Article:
We live in hope, when we're too dumb to know better. And maybe, when this NBA Finals is over, we will graduate to the next step in basketball analysis, namely this: Figuring out the best team, as opposed to focusing on the best player.
LeBron James is the best player, and as a result has been nailed to the same board that Wilt Chamberlain endured for most of his career, namely as the best player who always got his hat blocked by Bill Russell. When in fact, and this is an insufficiently-cited fact, it wasn't Chamberlain who failed or Russell who succeeded, but the 76ers who failed and the Celtics who succeeded.
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This seems obvious, but as the game was defined more as a matter of individual personalities and skills, we seemed to have lost the element of macro-analysis, while finding new ways to quantify what we see. And the central truth is this: The team that has at least one player who can excel at every aspect of the game wins.
Some players excel at several; some specialists, at only one. But the team with one, two or three superb players doesn't win unless they get more from the role players than their opposite numbers. Heat-Thunder, or Thunder-Heat depending on the location of your heart, has shown us that finding the one player and making it a one-on-one matter is missing the point entirely.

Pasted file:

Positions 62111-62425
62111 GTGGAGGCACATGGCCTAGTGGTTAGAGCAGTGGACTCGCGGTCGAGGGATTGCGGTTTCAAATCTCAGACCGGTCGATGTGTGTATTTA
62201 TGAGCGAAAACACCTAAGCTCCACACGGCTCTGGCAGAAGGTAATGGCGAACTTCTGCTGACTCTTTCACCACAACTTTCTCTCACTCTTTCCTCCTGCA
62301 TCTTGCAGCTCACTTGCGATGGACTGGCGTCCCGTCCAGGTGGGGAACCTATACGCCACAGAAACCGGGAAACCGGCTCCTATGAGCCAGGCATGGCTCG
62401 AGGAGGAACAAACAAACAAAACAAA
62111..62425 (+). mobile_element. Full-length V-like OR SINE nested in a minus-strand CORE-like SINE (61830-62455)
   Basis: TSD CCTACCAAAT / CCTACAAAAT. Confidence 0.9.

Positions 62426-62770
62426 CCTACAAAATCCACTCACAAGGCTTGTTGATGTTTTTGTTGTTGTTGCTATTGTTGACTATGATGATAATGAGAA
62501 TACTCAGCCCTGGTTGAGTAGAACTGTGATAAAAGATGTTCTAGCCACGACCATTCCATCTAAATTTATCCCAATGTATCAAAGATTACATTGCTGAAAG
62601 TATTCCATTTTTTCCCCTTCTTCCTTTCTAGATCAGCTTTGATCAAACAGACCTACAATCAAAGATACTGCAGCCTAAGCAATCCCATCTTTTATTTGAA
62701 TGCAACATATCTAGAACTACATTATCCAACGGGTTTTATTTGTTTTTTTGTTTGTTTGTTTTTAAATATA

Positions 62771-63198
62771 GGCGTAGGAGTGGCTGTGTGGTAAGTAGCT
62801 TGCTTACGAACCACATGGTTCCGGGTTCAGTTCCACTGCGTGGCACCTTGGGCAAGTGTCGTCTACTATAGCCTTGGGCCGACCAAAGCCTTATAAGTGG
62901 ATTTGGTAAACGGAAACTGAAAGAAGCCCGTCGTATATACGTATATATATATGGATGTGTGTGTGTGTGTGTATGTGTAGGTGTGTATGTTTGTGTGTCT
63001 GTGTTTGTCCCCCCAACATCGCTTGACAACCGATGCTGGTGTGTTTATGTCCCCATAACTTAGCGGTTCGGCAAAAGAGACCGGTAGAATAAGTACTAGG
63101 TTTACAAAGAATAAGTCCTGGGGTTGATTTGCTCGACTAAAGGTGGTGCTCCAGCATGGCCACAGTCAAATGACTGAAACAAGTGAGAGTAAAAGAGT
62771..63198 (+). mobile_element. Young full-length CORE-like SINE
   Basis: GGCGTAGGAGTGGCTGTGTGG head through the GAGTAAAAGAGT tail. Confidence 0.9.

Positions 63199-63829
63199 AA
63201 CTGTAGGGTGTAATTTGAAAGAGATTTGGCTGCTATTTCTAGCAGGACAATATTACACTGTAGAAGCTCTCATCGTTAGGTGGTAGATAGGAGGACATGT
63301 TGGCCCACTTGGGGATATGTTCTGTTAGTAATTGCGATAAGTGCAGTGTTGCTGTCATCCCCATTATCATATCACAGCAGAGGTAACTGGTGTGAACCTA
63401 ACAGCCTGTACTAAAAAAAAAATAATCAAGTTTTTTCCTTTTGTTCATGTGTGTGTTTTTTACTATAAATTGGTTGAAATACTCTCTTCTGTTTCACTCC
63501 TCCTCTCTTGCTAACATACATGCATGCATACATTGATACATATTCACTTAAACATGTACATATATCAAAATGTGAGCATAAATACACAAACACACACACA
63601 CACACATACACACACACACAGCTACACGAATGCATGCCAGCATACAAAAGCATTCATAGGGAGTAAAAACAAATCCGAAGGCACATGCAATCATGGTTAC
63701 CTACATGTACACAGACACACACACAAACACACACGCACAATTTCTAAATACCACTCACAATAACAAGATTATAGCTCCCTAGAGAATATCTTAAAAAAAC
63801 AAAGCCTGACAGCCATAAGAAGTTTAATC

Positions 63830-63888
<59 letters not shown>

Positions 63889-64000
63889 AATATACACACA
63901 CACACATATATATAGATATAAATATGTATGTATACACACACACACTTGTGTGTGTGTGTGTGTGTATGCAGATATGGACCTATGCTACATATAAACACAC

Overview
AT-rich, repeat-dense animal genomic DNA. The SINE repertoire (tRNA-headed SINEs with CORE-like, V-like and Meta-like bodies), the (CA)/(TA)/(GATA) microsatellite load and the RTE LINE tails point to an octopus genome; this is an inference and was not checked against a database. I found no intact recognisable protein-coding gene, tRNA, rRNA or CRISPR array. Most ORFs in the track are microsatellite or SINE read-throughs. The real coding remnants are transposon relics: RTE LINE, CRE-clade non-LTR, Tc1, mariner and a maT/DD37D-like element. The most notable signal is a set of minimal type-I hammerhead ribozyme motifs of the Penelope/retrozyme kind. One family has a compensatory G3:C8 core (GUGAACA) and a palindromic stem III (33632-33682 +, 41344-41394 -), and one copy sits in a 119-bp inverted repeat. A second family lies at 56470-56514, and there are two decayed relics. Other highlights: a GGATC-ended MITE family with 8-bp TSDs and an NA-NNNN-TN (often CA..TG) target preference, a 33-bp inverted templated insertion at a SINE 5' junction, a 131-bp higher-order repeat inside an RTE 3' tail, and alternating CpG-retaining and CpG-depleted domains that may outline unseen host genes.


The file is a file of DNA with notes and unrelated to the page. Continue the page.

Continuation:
In other words, this isn't about LeBron James vs. Kevin Durant, and it doesn't have to be. True, this flies in the face of the army of media yappy dogs who need it to be a passion play of one man's struggle against his inner demons, or whatever other brain-damaged construct appeals to their bosses.
But it is the fact. Even hockey, which loves to blurt out the "your best players have to be your best players" cliché every day between mid-April and mid-June, are missing the point. There is a reason why there are 12 players on a basketball team, or 20 on a hockey team. Depth matters. Depth of skill matters. Depth of healthy players matters.
A team's best players have a better chance of being the best players when they don't have to do four things really well every time down the floor. That's just logic.
But the beauty of this series is that people may finally be wearying of the James-is-a-choker shrieks. They are repetitive, they are tiresome, and they miss a greater point.
Even if he is the modern-day Chamberlain (and we assert that he is, at least in terms of having the hard-to-recreate skill set viz. his peers), he cannot win a Finals by himself, and he cannot lose it by himself.
Maybe this revelation has come to us because we are punched out on the James-bashing. It's been said so long, so often and so loudly that it has lost its meaning. But maybe it's also lost its meaning because it never had much meaning.
Maybe it was just a lot of noise to keep the chat wheels spinning. Maybe it was always a TV/radio/Internet construct -- you know, kind of like this little dodge. So maybe we have to reinvent the way we watch the game.
More and more people are figuring out that we've been blowing a lot of air on this stars-are-the-games already, so maybe it's a trend that's growing for the betterment of society. Oh, what in God's name are we saying? We'll never give up the easy thing to do the nuanced thing. You can't shout out a nuance, and we'd rather have the shouting. Good for us.
Ray Ratto is a columnist for CSNBayArea.com.